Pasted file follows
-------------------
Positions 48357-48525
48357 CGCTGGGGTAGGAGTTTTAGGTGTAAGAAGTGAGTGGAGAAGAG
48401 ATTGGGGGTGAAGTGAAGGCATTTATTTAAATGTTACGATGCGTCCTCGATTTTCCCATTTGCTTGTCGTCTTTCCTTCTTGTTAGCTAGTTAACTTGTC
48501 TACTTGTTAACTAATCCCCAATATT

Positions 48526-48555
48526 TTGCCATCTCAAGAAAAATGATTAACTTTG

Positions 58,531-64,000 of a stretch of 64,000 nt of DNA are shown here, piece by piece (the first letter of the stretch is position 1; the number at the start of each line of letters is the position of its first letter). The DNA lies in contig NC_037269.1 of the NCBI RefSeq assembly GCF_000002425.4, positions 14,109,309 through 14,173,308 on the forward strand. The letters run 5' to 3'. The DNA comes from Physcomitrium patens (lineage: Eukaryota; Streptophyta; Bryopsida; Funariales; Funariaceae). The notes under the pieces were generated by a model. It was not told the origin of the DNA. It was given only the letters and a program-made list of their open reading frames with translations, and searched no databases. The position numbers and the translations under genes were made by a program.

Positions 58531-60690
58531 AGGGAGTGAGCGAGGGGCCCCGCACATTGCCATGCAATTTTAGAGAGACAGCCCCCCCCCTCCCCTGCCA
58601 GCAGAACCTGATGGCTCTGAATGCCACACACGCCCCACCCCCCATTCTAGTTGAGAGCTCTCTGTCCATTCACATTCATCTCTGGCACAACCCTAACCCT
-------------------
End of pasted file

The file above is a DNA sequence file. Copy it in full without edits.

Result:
Positions 48357-48525
48357 CGCTGGGGTAGGAGTTTTAGGTGTAAGAAGTGAGTGGAGAAGAG
48401 ATTGGGGGTGAAGTGAAGGCATTTATTTAAATGTTACGATGCGTCCTCGATTTTCCCATTTGCTTGTCGTCTTTCCTTCTTGTTAGCTAGTTAACTTGTC
48501 TACTTGTTAACTAATCCCCAATATT

Positions 48526-48555
48526 TTGCCATCTCAAGAAAAATGATTAACTTTG

Positions 58,531-64,000 of a stretch of 64,000 nt of DNA are shown here, piece by piece (the first letter of the stretch is position 1; the number at the start of each line of letters is the position of its first letter). The DNA lies in contig NC_037269.1 of the NCBI RefSeq assembly GCF_000002425.4, positions 14,109,309 through 14,173,308 on the forward strand. The letters run 5' to 3'. The DNA comes from Physcomitrium patens (lineage: Eukaryota; Streptophyta; Bryopsida; Funariales; Funariaceae). The notes under the pieces were generated by a model. It was not told the origin of the DNA. It was given only the letters and a program-made list of their open reading frames with translations, and searched no databases. The position numbers and the translations under genes were made by a program.

Positions 58531-60690
58531 AGGGAGTGAGCGAGGGGCCCCGCACATTGCCATGCAATTTTAGAGAGACAGCCCCCCCCCTCCCCTGCCA
58601 GCAGAACCTGATGGCTCTGAATGCCACACACGCCCCACCCCCCATTCTAGTTGAGAGCTCTCTGTCCATTCACATTCATCTCTGGCACAACCCTAACCCT